It’s that time of year again…time for the annual Listeners’ Club Christmas playlist. As with last year’s post, this is a collection of music guaranteed to get you in the holiday spirit. Pour some eggnog, light the tree and listen:
Thomas Tallis: Christmas Mass
We’ll start with music written for an important political occasion. The Christmas Mass by English composer Thomas Tallis (c. 1505-1585) may have been written for Christmas Day, 1554 when Phillip II of Spain was in England to wed Queen Mary. Here is the opening Gloria:
J.S. Bach: Christmas Oratorio
J.S. Bach’s Christmas Oratorio was written for Christmas Day, 1734. This quiet, pastoral Sinfonia opens the second of the six parts. (Listen to the entire piece here). There’s an incredible intimacy to this music. Listen to the way the strings establish the atmosphere and then fade away, leaving us with the sound of shepherds in a calm pasture:
Rimsky-Korsakov: Christmas Eve
Russian composer Nikolai Rimsky-Korsakov created this orchestral suite with music from his 1895 opera, Christmas Eve. The opera’s plot is based on Evenings on a Farm Near Dikanka, a collection of short stories by Nikolai Gogol. The suite is in five movements: Christmas Night, Ballet of the Stars, Witches’ Sabbath and Ride on the Devil’s Back, Polonaise, and Vakula and the Slippers.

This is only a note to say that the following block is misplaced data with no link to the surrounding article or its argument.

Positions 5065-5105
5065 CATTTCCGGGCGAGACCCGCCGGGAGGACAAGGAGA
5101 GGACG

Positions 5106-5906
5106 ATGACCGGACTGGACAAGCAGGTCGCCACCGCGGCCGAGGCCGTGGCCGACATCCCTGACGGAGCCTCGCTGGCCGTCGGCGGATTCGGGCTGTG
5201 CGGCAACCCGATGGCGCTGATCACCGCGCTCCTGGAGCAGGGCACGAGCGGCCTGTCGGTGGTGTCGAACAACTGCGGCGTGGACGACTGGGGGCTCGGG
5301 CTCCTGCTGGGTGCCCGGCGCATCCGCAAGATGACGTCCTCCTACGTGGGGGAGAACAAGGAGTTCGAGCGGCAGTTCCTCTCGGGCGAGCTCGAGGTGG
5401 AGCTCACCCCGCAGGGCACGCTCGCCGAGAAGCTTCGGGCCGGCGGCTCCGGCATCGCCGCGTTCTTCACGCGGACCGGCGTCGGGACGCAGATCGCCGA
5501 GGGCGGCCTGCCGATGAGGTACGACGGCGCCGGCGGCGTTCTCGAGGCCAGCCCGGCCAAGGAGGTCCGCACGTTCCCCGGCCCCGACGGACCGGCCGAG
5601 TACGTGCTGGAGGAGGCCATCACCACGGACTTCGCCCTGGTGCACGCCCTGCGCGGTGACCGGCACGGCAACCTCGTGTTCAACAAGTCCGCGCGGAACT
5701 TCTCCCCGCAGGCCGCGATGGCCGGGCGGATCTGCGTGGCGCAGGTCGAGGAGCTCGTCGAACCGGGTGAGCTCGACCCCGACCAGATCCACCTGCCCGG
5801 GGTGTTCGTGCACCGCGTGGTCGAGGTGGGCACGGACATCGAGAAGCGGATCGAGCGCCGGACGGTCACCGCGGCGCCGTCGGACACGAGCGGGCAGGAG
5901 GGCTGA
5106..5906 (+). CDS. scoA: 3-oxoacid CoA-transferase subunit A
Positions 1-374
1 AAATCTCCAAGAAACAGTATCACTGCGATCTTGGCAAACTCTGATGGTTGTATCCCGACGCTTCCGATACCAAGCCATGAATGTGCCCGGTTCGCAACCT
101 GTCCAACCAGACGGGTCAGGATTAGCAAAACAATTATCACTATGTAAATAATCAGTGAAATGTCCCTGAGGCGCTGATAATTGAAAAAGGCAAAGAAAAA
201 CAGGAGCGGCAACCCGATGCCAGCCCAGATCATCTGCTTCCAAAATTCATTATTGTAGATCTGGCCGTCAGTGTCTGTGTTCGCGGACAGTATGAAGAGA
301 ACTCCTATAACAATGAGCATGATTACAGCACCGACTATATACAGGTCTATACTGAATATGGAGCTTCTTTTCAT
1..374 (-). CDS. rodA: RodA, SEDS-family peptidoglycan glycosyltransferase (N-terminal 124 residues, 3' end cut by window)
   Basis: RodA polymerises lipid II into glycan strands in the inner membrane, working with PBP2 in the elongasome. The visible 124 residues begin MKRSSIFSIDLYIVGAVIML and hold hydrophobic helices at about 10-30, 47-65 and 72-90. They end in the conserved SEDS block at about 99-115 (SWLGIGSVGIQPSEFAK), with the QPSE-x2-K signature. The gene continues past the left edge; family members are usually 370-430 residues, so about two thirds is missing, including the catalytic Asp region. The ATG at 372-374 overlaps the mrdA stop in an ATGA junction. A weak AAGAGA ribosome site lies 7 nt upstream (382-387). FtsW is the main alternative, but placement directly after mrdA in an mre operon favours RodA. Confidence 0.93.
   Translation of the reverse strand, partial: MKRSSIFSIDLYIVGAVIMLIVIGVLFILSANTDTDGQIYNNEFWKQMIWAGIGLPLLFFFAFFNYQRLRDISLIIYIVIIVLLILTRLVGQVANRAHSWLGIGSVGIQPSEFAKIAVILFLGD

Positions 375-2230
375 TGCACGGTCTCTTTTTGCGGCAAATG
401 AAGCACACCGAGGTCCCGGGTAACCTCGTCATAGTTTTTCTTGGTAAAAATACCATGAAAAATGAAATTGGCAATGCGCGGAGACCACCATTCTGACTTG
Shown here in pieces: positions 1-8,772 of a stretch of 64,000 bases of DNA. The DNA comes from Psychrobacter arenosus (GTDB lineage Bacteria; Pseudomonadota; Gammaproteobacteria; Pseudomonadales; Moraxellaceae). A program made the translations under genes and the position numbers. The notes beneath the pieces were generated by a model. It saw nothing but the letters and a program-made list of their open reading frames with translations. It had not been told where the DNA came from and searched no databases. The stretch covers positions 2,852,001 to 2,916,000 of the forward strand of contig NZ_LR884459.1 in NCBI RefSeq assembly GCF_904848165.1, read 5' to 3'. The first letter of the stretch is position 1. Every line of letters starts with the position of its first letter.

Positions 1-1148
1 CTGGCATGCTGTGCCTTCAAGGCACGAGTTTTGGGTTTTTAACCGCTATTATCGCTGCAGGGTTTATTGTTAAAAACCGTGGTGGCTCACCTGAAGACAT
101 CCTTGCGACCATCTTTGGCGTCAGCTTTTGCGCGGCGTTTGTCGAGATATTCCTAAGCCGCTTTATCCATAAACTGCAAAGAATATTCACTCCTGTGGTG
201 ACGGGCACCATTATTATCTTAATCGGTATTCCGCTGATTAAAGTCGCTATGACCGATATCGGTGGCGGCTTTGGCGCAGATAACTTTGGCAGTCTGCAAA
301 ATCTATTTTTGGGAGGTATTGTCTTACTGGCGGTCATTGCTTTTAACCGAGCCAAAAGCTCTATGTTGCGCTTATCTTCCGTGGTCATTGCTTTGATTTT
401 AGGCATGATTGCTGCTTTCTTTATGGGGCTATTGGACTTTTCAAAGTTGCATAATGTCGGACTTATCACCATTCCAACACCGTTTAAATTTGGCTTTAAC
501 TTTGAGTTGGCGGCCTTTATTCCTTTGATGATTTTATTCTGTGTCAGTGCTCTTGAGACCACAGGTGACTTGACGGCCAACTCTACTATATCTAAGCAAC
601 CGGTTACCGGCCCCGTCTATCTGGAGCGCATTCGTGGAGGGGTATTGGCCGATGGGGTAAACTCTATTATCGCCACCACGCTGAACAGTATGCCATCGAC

Rimsky-Korsakov was one of the most imaginative and colorful orchestrators. Just listen to the way the tone colors shift and change subtly in the opening chords, evoking a sense of mystery. This music glistens with bright Christmas lights in a way which might remind you of a Hollywood film score. If you’re familiar with Rimsky-Korsakov’s Scheherazade or Russian Easter Overture, you’ll be reminded of those pieces. But there’s also one moment which, for me, suggests a surprising link between Rimsky-Korsakov and Sergei Prokofiev. (Prokofiev studied orchestration briefly with Rimsky-Korsakov). This melody, with its unpredictable harmonic turns and off-balance rhythm, feels as if it stepped out of one of Prokofiev’s ballet scores.
Prokofiev: Troika from “Lieutenant Kije”
The Troika movement from Sergei Prokofiev’s score to the 1934 film, Lieutenant Kije has long been associated with Christmas. A troika is a Russian horse-drawn sleigh. You could call this a “short ride in an equestrian machine.”
Sir David Willcocks: Sussex Carol
Let’s finish where we started back in England. Here is Sir David Willcocks’ arrangement of Sussex Carol. Willcocks, who passed away in September, was the longtime director of the Choir of King’s College, Cambridge.
- Find Thomas Tallis’ Christmas Mass at iTunes, Amazon. The recording above is performed by the Tallis Scholars.
- Find J.S. Bach’s Christmas Oratorio at iTunes, Amazon.
- Find Nikolai Rimsky-Korsakov’s Christmas Eve at iTunes, Amazon. The recording above features Neeme Järvi and the Scottish National Orchestra.
- Find Prokofiev’s Lieutenant Kije at iTunes, Amazon.
- Find Sir David Willcocks’ arrangement of Sussex Carol at iTunes, Amazon.